relationship between two logic formulas involving linguistic variables. Fuzzy implication rules
generalize set-to-set implications, whereas fuzzy mapping rules generalize set-to-set associations.
The former was motivated to allow intelligent systems to draw plausible conclusions in a way
similar to human reasoning, while the latter was motivated to approximate complex relationships
such as nonlinear functions in a cost-effective and easily comprehensible way. The foundation of
fuzzy mapping rule is fuzzy graph, while the foundation of fuzzy implication rule is a
generalization to two-valued logic.

A rule base consists of a number of rules given in the form ―IF ������������������������������������, THEN ������������������������”. The
condition, also called premise, is made up of a number of antecedents that are negated or
combined by different operators such as AND or OR computed with ����-norms or ����-conorms. In a
fuzzy rule system, MFs for fuzzy subsets can be selected according to human intuition, or by
learning from training data.




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A fuzzy inference is made up of several rules with the same output variables. Given a set of fuzzy
rules, the inference result is a combination of the fuzzy values of the conditions and the
corresponding actions. For example, we have a set of ����r rules
                                     R ���� : IF (������������������������������������ = �������� ) THEN (������������������������ = �������� )
for ���� = 1, … , ����r , where �������� is a fuzzy set. Assuming that a condition has a membership degree of ��������
associated with the set �������� . The condition is first converted into a fuzzy category using a

                                                          ����r ��������
syntactical representation, ������������������������������������ =          ���� ���� .    We can see each rule is valid to a certain extent. A
                                                                ����


fuzzy inference is the combination of all the possible consequences. The action coming from a
fuzzy inference is also a fuzzy category, with a syntactical representation
                                                                     ����1 ����2    ��������
                                                  ������������������������ =        +    +⋯+ r.                                            (25)
                                                                     ����1 ����2    ��������r
The inference procedure depends on fuzzy reasoning. This result can be further processed or
transformed into a crisp value.

2.7 Fuzzification and Defuzzification
Fuzzification is to transform crisp inputs into fuzzy subsets. Given crisp inputs �������� , ���� = 1, … , ����,
fuzzification is to construct the same number of fuzzy sets �������� ,
                                                                     �������� = fuzz �������� ,                                        (26)
where fuzz ⋅ is a fuzzification operator. Fuzzification is determined according to the defined MFs.

Defuzzification is to map fuzzy subsets of real numbers into real numbers. In an FIS,
defuzzification is applied after aggregation. Popular defuzzification methods include the centroid
defuzzifier [69], and the mean-of-maxima defuzzifier [69]. The centroid defuzzifier is the best-
known method, which is to find the centroid of the area surrounded by the MF and the horizontal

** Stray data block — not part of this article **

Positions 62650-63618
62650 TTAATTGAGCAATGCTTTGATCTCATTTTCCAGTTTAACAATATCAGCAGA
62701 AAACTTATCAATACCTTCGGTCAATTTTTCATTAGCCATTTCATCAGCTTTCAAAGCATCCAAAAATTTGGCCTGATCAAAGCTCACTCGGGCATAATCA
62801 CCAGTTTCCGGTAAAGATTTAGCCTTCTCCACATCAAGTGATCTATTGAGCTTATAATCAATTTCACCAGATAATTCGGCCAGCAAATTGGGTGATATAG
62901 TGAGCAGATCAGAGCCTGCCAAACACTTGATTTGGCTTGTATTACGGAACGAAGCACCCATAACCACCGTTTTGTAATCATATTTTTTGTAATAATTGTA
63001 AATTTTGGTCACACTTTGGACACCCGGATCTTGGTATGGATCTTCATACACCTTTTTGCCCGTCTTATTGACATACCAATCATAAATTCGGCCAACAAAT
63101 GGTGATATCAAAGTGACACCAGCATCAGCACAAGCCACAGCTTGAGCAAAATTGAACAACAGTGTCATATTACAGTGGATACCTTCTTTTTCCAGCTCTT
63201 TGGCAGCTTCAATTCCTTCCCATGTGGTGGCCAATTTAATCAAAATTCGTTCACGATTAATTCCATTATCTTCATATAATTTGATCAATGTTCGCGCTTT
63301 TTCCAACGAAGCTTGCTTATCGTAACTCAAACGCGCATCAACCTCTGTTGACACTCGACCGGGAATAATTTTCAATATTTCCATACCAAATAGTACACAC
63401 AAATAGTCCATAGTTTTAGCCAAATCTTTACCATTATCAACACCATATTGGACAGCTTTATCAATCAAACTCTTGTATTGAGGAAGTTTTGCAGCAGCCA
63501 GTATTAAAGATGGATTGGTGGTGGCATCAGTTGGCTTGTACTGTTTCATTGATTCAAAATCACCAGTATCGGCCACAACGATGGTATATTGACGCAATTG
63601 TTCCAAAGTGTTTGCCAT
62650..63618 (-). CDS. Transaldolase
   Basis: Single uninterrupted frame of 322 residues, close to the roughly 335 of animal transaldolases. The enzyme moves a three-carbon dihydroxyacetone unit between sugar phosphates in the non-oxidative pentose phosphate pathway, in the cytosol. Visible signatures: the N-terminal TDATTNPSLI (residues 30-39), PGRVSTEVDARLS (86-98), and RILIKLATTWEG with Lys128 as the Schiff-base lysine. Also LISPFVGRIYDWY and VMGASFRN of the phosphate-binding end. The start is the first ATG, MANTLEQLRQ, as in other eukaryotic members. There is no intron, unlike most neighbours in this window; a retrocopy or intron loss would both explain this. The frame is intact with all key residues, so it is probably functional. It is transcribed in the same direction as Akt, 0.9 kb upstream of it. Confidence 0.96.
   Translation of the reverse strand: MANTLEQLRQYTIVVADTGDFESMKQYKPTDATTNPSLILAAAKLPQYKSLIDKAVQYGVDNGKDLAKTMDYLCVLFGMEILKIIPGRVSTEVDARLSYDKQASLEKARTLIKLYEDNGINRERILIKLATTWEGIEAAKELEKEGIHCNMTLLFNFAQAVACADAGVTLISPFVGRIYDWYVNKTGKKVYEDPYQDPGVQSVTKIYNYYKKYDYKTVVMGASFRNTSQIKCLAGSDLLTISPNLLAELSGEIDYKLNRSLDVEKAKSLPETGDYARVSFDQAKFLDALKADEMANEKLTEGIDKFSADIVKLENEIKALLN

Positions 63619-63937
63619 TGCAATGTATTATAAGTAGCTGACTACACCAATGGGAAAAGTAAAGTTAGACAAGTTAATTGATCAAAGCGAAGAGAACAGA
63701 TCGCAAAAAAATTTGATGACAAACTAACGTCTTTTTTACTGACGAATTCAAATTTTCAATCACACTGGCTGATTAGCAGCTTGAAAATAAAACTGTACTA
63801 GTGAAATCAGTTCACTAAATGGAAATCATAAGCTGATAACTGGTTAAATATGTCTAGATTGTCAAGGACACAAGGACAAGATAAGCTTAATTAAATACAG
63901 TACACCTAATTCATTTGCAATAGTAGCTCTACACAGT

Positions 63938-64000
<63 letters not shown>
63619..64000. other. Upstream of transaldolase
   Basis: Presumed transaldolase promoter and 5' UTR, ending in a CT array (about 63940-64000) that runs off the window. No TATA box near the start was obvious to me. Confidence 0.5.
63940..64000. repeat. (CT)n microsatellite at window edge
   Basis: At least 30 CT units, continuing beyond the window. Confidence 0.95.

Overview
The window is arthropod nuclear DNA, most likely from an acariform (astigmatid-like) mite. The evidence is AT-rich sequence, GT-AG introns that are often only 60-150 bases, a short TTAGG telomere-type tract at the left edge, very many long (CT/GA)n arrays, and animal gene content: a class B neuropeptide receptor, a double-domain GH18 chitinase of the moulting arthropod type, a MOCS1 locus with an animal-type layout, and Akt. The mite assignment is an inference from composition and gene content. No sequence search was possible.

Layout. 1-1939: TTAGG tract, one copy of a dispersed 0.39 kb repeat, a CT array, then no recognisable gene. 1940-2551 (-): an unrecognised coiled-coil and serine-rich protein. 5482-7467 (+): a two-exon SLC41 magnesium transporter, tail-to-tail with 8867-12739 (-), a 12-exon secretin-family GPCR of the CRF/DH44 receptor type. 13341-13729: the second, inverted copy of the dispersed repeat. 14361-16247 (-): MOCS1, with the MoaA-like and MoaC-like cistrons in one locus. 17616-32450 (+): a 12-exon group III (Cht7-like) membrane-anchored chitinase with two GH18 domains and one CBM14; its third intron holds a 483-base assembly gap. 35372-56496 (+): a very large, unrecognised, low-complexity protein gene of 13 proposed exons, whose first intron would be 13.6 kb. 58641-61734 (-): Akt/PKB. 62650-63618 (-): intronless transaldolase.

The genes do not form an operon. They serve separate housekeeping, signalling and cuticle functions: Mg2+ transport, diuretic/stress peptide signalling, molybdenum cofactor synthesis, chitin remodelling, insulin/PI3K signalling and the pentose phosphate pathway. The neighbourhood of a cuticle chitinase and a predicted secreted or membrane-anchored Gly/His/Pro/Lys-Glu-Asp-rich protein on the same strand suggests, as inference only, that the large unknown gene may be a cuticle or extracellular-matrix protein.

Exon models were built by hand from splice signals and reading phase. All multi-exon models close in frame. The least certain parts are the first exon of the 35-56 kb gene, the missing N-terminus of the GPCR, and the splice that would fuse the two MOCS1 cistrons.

axis [52]. Aggregation and defuzzification can be combined into a single phase, such as the
weighted-mean method [36]
                                                                            ����r
                                                                            ����=1 �������� ��������
                                                    defuzz ���� =               ����r          ,                                   (27)
                                                                              ����=1 ��������
where ����r is the number of rules, �������� is the degree of activation of the ����th rule, and �������� is a numeric
value associated with the consequent of the ����th rule, �������� . The parameter �������� can be selected as the
mean value of the ����-level set when ���� is equal to �������� [36].

2.8 Mamdani Model
Given a set of ���� examples             ���� ���� , �������� ���� ���� ∈ �������� , �������� ∈ �������� , the underlying system can be identified by
using the Mamdani or the TSK model.

For the Mamdani model with ����r rules, the ����th rule is given by
                                                 R ���� : IF ���� is �������� , THEN ���� is ��������
                                                                                                          ����
for ���� = 1, … , ����r , where �������� = { ����1 , ����2 , … , �������� }, �������� = ��������1 , ��������2 , … , ������������ , and �������� and ������������ are respectively
                                       ����    ����        ����
fuzzy sets that define an input and output space partitioning.




International Journal of Artificial Intelligence and Expert Systems (IJAE), Volume (2) : Issue (2) : 2011                        55
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For an ����-tuple input in the form of ―���� is A′‖, the system output ― ���� is B′‖ is characterized by
combining the rules according to
                                                                            ����r

                                                        ��������′ ���� =                 ��������′ ���� ∧ ������������ ���� ,                              (28)